1975 Maserati Merak SS

In the creative environment that coincided with the beginning of the 1970s, Maserati began work on the design of a car with high-performance sporting characteristics capable of dominating the hard-fought 3-liter class of the market. In order to avoid risks, the layout of the Merak, the name of a star in the constellation of Ursa Major, had more than one point in common with the company’s successful flagship, the Bora, and something beyond a simple resemblance. From its sister it Read More

1959 Maserati Tipo 61 Birdcage

The Maserati Birdcage Tipo 61, with proper team preparation and organization, would undoubtedly have won more classic races. It led every round of the 1960 World Sports Car Championship – at Buenos Aires, Sebring, the Targa Florio, Nurburgring and Le Mans – but only won a single event, and was sidelined by mechanical failure in the rest. Some fine results in Europe included the great 1960 1,000 km Nurburgring victory in the hands of Dan Gurney and Stirling Moss for Read More

1957 Abarth 750 Zagato

When the magazine Motor Trend road-tested an Abarth early in 1958, the journalist started his article as follows: “Not since driving the Moretti coupe have I seen so many people gawk in admiration as I drove by, and not since the first TR-2 arrived have I had so much fun driving around in this beautifully styled Abarth-Fiat coupe.” This car was officially called the Fiat 600 Derivazione Abarth 750 Carrozzeria Zagato. It was built on the floorpan of the Read More

1972 2.4-Liter Fiat Dino Coupe

The name “Dino” comes from Alfredino, Enzo Ferrari’s first son who tragically died in 1956 – and after whom Enzo decreed that all Ferrari V6’s would be called “Dino.” The concept of the V6 engine came from Alfredino and Vittorio Jano in 1955 and the final design work on it was carried out be Ferrari and Fiat. It allowed Ferrari to use the resources of Fiat to produce the V6 Dino engine in sufficient numbers to satisfy homologation rules. Read More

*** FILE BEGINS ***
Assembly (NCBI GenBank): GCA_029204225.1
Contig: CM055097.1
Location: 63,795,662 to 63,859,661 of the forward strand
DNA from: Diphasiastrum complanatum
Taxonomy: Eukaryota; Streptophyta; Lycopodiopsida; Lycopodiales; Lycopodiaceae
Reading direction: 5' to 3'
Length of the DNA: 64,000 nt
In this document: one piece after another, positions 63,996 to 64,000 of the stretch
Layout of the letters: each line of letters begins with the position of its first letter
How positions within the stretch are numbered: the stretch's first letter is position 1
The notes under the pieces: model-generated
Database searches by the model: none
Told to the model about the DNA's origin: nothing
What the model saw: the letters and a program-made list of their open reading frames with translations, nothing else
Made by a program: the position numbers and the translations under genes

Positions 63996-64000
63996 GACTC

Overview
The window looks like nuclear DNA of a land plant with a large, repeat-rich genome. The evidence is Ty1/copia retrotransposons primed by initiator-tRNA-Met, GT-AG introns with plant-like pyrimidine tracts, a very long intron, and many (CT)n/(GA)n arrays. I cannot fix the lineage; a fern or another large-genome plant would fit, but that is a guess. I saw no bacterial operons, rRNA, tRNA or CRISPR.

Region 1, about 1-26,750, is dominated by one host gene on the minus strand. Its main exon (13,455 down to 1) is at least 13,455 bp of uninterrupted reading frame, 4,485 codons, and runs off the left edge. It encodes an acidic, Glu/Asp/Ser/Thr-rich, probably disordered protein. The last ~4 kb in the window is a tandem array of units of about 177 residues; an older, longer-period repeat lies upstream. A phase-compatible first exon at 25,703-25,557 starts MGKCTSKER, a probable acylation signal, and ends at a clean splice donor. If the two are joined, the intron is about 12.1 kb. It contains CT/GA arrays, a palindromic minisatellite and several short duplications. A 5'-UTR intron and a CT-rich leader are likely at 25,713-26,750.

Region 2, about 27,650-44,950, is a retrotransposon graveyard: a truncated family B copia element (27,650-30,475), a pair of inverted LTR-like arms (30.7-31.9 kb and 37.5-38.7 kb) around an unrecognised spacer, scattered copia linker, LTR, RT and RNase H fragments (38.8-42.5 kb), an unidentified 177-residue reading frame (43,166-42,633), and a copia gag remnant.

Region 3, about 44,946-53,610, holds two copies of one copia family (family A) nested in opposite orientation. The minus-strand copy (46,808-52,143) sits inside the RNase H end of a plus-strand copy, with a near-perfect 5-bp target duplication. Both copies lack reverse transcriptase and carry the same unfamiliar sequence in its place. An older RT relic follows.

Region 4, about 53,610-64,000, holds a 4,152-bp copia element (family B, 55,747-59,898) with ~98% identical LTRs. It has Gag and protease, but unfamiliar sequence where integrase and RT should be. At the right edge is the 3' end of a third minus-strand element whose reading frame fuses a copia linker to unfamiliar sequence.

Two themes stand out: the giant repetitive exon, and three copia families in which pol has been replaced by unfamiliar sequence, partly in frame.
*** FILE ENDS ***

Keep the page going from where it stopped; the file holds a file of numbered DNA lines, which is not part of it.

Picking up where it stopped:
1957 Lancia Aurelia B24S Convertible

Italy’s idea of a fast touring motor car, the 115 mph, 2.5-liter Lancia Aurelia “provides rapid, effortless, and very secure travel for two and masses of luggage in a car which is responsive, stable and well braked.” So pronounced “Motor Sport” when they

Italy’s idea of a fast touring motor car, the 115 mph, 2.5-liter Lancia Aurelia “provides rapid, effortless, and very secure travel for two and masses of luggage in a Read More

1954 Maserati A6G/54 Zagato

Of the Maserati sports racing cars that took part in competition during the late 1940s and early 1950s, one of the most successful was the A6G/CS of 1947. On its debut in the 1947 Circuit of Modeno Alberto Ascari and Luigi Viloresi finished 1st and 2nd overall, while regular class wins included such events as the 1955 Mille Miglia. A series of related A6G models, both for road and track, soon followed, the last of which appeared at the Read More

1956 Maserati 300S

The Trident symbol, representing the city of Bologna, features foremost on the Maserati emblem and is often referred to as the heartbeat of Italian motoring – in that Bologna is situated in the central part of Italy and the Maserati name has been associated with racing since the early 1920s. Certainly the name Maserati has been upholding Italian honors for longer than any other sports and racing car manufacturer and yet it has always been a small family-oriented company.

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1968-1970 Lamborghini Miura S

It is fair to say that before the Miura, Lamborghini produced some outstanding Grand Touring cars which, despite their superlative mechanical specifications, somehow lacked a definable persona. All this changed on 10 March, 1966 when the Geneva Salon opened its doors to the public. Sitting proudly on the Lamborghini stand was the very fist Miura. Completed only days before and finished in a striking orange hue, the car caused a sensation. Its mid-engined V12 layout was in itself highly Read More

1953 Fiat 8V Fixed Head Coupe

Fiat is one of Italy’s oldest and greatest car manufacturers and, although remarkably successful in early motor racing, has made surprisingly few real sports cars. The Turin firm won the French Grand Prix in 1907 and again in 1922 when Nazzaro won the race at 79.10 mph in a two-liter Fiat. Yet the first notable sports car to emerge was, arguably, the 1934 Fiat 508 “Balilla,” following several class wins by various Fiats in the Mille Miglias of the Read More

1927 Bugatti Type 35B Grand Prix

Considered by many people to be the most beautiful racing car of its period, and an enduring classic design of all time, the Type 35 Bugatti is also one of the most successful racing cars ever built, with a string of major victories in the hands of famous

In the late 1920s it was also the best car that could be purchased by an amateur racing driver and at the same time Read More

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